01 December, 2020
On 21 October 2020, the UK Information Commissioner's Office ("ICO") released its updated guidance on the Right of Access under Article 15 of the EU General Data Protection Regulation ("GDPR").
The right of access provides individuals with the right to request and obtain a copy of their personal data, as well as supplementary information, and helps individuals understand how and why organisations are using their data.
The ICO provided a draft of the guidance for consultation in December 2019, and in response to the feedback it received, supplemented the guidance with additional content. The new guidance includes examples designed to demonstrate how the GDPR'S requirements will apply in practice and will be particularly relevant to organisations who receive a large number of access requests including but not limited to consumer facing businesses and/or public authorities. The new guidance can be found here.
The new guidance recognises that individuals can now make subject access requests by a variety of methods, verbally, by traditional letter, email, via the organisation's website or even via social media, for organisations that have a social media platform. Therefore, the new guidance encourages organisations to take a co-ordinated and proactive approach to data request handling, and advocates the following;
Whilst SARs should be responded to in full within one month of receipt of the request/ receipt of any information requested by the organisation to verify the requester's identity, the guidance reminds organisations that this time period can be extended by a further two months where the request is complex or where there have been multiple requests from the same individual. However, the guidance notes re-enforce that an organisation must be able to demonstrate the need for the extension of the time period.
Where clarification is genuinely required to enable an organisation to respond, the new guidance states that the time limit for responding may be paused until clarification is received. The ICO refer to this as "stopping the clock" but expressly warns organisations against using "stopping the clock" as a delaying tactic, emphasising the importance of organisations being transparent and co-operative.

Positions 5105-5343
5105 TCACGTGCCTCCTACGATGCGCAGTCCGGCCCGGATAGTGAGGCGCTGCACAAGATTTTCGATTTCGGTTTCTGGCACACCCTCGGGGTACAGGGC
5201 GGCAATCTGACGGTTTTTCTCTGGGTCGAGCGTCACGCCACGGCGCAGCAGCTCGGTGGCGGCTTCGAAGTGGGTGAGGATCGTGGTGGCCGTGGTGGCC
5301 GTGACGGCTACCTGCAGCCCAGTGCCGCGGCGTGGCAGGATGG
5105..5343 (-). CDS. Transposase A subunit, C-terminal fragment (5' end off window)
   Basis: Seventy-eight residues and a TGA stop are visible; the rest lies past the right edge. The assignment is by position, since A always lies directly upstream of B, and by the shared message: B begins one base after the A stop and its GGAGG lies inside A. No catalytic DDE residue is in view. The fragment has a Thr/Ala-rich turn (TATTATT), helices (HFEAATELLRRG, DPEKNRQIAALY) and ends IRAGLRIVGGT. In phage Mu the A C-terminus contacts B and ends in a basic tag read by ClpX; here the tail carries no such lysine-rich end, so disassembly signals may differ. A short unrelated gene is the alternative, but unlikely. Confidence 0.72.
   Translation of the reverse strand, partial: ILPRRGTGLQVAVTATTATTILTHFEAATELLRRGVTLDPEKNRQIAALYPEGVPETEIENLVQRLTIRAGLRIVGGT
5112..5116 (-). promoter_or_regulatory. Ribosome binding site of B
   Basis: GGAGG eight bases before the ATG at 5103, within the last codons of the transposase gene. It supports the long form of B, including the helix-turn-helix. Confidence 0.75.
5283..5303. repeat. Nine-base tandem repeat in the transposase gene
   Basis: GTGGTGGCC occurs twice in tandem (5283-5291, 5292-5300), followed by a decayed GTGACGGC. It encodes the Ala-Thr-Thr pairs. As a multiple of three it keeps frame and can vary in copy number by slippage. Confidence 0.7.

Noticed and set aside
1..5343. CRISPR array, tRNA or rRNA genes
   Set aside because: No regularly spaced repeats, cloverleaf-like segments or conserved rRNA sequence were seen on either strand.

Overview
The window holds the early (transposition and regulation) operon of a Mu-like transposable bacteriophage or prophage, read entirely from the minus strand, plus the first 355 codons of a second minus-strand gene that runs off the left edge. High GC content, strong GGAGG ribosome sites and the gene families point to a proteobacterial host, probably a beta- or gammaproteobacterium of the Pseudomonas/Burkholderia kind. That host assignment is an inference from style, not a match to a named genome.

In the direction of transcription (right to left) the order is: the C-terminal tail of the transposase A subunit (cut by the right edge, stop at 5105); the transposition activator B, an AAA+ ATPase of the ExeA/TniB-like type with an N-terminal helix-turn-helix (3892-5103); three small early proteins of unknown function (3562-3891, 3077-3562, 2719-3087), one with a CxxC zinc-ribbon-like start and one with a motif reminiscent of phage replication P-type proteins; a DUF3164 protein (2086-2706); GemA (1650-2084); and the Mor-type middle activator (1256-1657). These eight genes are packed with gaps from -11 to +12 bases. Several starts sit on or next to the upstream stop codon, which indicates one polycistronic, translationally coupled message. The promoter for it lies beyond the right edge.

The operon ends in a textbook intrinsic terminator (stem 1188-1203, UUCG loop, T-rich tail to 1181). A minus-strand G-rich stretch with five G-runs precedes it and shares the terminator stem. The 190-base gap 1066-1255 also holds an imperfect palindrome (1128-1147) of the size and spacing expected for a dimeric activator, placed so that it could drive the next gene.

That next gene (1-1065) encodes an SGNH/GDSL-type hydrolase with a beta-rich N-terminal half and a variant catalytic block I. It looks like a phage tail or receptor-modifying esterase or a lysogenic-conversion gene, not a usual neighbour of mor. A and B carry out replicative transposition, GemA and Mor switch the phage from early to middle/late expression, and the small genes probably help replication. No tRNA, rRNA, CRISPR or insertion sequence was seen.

An organisation can refuse to comply with an access request where it is either "manifestly unfounded" or "manifestly excessive". The guidance clarifies that a request may be manifestly unfounded where an individual has no intention to exercise their right of access or where the request is malicious or is being used as a form of harassment and/or disruption for an organisation.
A manifestly excessive request is one which is "clearly or obviously unreasonable", in other words, disproportionate when balanced against the burden or costs involved in handling the request. The fact that an individual requests a large amount of information does not of itself mean that the request is excessive. All circumstances should be considered including the nature of the requested information, the context of the request and the available resources of the organisation.
Further, an organisation can charge a reasonable fee to cover their administrative costs if they think that a request is "manifestly unfounded or excessive". They can also charge a fee for further copies of personal information following the request. Where an organisation does charge a fee, the one-month time limit does not begin until they have received the fee.
This new guidance is readily welcomed, providing clearer direction for organisations, and ensuring that they are fully prepared to comply with and respond to all access requests received within the necessary timeframes.
As the public become more aware of their data rights, Local Authorities in particular are seeing rising numbers of SARs. They are time consuming to manage and detail/process heavy.
Knowing where your organisation's records are stored, financing the cost of secure storage/archiving, ensuring that data retention and destruction policies are being followed and documented and then locating, reviewing, and redacting records requires significant resource.
Our Insurance team is seeing a rise in data claims, whether this be due to inappropriate sharing of data, lost data, or premature destruction of data. Where the data loss can be linked to a financial loss or injury, these data errors can not only lead to fines by the ICO and reputational damage, but also civil claims for damages or human rights breaches.
Our Social Services team regularly handles complex data subject access requests and is on hand to help should assistance ever be required.